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Joel Thomas Hynes grateful, humble upon winning BMO Winterset Award

Joel Thomas Hynes holds his book, “We’ll All Be Burnt In Our Beds Some Night,” on Thursday at Government House in St. John’s.
Joel Thomas Hynes holds his book, “We’ll All Be Burnt In Our Beds Some Night,” on Thursday at Government House in St. John’s. - Joe Gibbons

Joel Thomas Hynes may be alone in his surprise at being named this year’s BMO Winterset Award winner.

With his latest novel, “We’ll All Be Burnt in Our Beds Some Night,” Hynes had already won last year’s Governor General’s Award for English-Language Fiction and had been named to the long list for the 2017 Scotiabank Giller Prize, so it wasn’t really a stretch to those on the outside that he might also nab the Winterset when it was awarded Thursday afternoon.

Hynes, however, said he was truly shocked, and used his acceptance speech at the award ceremony at Government House to express his gratitude and congratulate fellow finalists Bridget Canning and Wayne Johnston.

Canning was nominated for her novel, “The Greatest Hits of Wanda Jaynes” (Breakwater Books), while Johnston was nominated for “First Snow, Last Light” (Alred A. Knopf Canada).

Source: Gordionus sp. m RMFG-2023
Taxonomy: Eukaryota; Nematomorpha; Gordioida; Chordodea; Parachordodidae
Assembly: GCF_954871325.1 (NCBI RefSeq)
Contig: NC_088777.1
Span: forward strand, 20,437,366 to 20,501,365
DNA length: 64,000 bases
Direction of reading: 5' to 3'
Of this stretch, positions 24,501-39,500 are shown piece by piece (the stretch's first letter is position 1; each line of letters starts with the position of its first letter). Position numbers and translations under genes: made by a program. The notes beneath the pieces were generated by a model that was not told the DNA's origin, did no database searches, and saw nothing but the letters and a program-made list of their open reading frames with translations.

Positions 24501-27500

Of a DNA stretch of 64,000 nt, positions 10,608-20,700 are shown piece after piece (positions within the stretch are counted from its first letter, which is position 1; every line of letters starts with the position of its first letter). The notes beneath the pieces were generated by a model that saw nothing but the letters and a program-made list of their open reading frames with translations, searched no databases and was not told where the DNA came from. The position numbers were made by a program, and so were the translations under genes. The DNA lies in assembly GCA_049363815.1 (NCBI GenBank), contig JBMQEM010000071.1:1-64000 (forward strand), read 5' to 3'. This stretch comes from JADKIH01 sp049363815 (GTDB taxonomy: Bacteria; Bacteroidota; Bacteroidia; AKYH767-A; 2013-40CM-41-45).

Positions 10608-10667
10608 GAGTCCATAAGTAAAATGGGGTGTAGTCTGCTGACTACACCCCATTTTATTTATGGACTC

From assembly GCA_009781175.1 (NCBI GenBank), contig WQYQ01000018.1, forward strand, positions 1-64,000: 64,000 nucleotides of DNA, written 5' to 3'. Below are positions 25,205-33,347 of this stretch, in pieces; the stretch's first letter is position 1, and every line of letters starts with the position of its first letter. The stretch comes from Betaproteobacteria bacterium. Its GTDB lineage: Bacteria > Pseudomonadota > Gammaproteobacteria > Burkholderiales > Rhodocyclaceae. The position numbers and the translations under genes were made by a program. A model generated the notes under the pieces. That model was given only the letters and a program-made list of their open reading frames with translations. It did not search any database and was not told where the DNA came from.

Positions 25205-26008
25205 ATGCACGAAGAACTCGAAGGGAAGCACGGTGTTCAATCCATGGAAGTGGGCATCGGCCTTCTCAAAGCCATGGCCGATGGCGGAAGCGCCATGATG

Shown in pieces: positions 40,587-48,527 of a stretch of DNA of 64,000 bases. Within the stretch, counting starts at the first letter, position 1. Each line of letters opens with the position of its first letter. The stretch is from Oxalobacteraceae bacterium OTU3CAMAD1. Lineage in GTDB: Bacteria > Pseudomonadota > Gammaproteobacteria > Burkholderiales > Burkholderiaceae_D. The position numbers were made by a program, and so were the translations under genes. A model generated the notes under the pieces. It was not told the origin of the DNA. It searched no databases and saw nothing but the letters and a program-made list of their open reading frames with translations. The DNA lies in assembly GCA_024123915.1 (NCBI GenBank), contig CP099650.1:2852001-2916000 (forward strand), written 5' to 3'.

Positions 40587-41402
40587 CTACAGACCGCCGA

“Totally unexpected. Thank you so much. I’m very grateful to be here and very grateful to be shortlisted. I recognize I’m in fine company, and fine company for all the books that have come out in 2017,” said Hynes, who is a playwright, actor and musician as well as a novelist.

His new TV series, “Little Dog” — which he created and co-produced and in which he stars — airs on CBC.

As Winterset winner, Hynes took home a $12,500 prize. Canning and Johnston each received $3,000.

“We’ll All Be Burnt in Our Beds Some Night” (Harper Perennial) is the darkly comedic journey of antihero Johnny Keough, who gets an unexpected version of an extra chance after coming close to doing time in a maximum-security prison. It takes him hitchhiking across the country with an urn full of ashes in tow.

“This book, for me, was a long journey. Getting it published, even. After having four or five books out, you’d think it would be easier, but I had to fight to get this book published,” Hynes told the Winterset ceremony attendees. “It seems like when everyone else was against this book, the arts council was for this book, and I owe a debt of gratitude to the arts council for financing aspects of the writing of this book. If not, I don’t know, I would have had to go on to do something else.”

ArtsNL, the province’s arts council, administers the Winterset Award and provides grants to local artists and arts organizations.

The BMO Winterset Award was established 18 years ago by Richard Gwyn in honour of his wife, social historian and author Sandra Fraser Gwyn, and recognizes excellence in writing by Newfoundlanders, either native-born or resident. This year, 31 books from a range of genres were submitted for the award by publishers from across the country.

Twitter: @tara_bradbury

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